BOUGHT ON DISC: aliens, a killer baby, and a Fulci flick

It’s a look at three of the latest movies I’ve added to my collection, including 2 Blu-rays and a 4k UHD.


If you’re looking for a bloody, sleazy good time, this French evil baby flick puts all other evil baby flicks that came before it to shame. The plot point that triggers the action also reminded me of Peter Jackson’s Dead Alive, which came a few years later.

An African jaguar is sent to a circus, where we meet the abusive owner and his woman, who performs in the show.

Before long, the jaguar explodes! We don’t see it happen, but we see the aftermath in a cage. For unexplained reasons other than the notion that deadly viruses, diseases, and parasites always come from other countries, a black snake thing slithers away and finds its way into the female performer while she’s sleeping.

She discovers she’s pregnant, she flees her abusive man, and soon the baby that’s inside her talks to her and demands that she kill people then drink their blood to feed it.

There’s not much more to it than that. She hides out in the urban jungle, she uses her sex appeal to lure men, and then she kills them and sucks a different fluid from them than the one they were hoping for.

There are some great gory scenes, including a wild dream scene of her giving birth, but the killing does become somewhat repetitive.

The most interesting encounter she has with a man involves him giddily talking about gay and transsexual stuff.

Things pick back up at the end when we’re treated to a journey through her body, and then she finally gives birth to the baby, which looks normal at first, but reveals its real monstrous look when its mother is once again at the mercy of toxic masculinity.


Of course Roger Corman got in on the underwater creature craze from the end of the 80s with his special brand of b-movie production. Lords of the Deep is a fairly cookie cutter take on the subgenre, with the bonus of having Priscilla Barnes as the leading lady.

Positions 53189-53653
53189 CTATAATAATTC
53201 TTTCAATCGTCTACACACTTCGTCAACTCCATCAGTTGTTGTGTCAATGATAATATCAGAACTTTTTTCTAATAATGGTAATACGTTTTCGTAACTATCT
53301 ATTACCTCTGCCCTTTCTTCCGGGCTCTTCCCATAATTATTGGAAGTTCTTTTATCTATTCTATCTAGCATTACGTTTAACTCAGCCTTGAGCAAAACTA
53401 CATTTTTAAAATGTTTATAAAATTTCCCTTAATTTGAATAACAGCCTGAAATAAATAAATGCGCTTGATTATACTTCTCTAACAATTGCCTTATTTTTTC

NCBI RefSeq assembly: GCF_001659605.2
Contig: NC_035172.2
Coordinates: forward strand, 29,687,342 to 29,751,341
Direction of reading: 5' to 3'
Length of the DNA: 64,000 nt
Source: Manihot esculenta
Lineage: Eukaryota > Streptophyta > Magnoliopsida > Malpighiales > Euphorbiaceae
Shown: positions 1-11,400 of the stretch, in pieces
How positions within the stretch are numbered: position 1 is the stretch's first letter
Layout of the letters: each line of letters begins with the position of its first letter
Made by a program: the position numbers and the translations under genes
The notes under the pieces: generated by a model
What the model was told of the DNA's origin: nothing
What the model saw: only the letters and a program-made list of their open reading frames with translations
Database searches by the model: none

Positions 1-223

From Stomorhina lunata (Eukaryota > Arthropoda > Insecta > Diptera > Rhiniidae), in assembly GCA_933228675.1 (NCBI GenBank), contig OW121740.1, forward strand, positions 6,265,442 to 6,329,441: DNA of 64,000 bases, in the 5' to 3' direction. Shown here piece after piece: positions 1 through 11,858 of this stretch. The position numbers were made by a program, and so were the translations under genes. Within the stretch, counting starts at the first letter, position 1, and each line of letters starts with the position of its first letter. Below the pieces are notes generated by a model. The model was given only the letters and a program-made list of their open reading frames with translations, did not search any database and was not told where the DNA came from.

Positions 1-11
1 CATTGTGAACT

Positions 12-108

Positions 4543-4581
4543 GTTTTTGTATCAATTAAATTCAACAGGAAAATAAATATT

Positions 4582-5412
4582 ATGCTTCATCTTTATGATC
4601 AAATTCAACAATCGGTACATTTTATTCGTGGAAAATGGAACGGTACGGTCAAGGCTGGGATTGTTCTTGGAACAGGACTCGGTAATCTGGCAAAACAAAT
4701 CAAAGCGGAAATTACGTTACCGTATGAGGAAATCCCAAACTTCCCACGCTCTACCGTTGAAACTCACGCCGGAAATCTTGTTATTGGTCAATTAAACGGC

Timely (at the time), this is a story of an underwater facility trying to figure out a way for life to go on following the destruction of the ozone layer.

A research sub goes off the grid, so a rescue sub is sent out to find it. The sub is found empty, but creatures attack and the life form ends up infiltrating the facility.

Thing is that the life form looks like a cute stingray with cartoon eyes. Even so, it escapes its tank where the crew is keeping it captive, and the hunt to find it is on.

Meanwhile, Priscilla seems to have a telepathic connection with the creature.

Bradford Dillman, who plays the leader of the crew, doesn’t want the scientists exposing themselves to the creature and therefore works against them.

The proceeding are entertaining enough and definitely provide that nostalgic feel for those missing this time period, but there’s nothing much in the way of monstrous or horrific here—we definitely needed more underwater alien action.

It is fun to note that there’s one scene in which Priscilla Barnes is kissing a guy she’s involved with and two other guys call the public display of affection disgusting while walking by arm in arm. Gay humor or gay characters? You decide.


Considering it begins with close-ups of a woman’s face scrapping against a mountainside as she jumps off a cliff, you wouldn’t expect The Psychic to be a tame Lucio Fulci film, but it is after that satisfying scene. The new 4k release doesn’t do the opening gore any favors…the classic hokey Euro style effects are fully exposed in ultra HD glory.

This being a 1977 film, we are then hit by a cheesy 70s ballad during the opening credits.

Sort of a parapsychology giallo, this is the story of a woman who has premonitions, played by Jennifer O’Neill.

She comes to live with her husband in his new home and is bombarded by visions that lead her to tear down a wall with a pickaxe to discover a skeleton behind it.

Jennifer is soon convinced it was murder and spends the rest of the movie investigating, having more visions, and seeing those visions slowly become reality.

It gets a bit repetitive (a side effect of having visions of things before they happen…), but there’s a good chase scene near the end and a nod to a famous Edgar Allan Poe story.

About Daniel

I am the author of the horror anthologies CLOSET MONSTERS: ZOMBIED OUT AND TALES OF GOTHROTICA and HORNY DEVILS, and the horror novels COMBUSTION and NO PLACE FOR LITTLE ONES. I am also the founder of BOYS, BEARS & SCARES, a facebook page for gay male horror fans! Check it out and like it at
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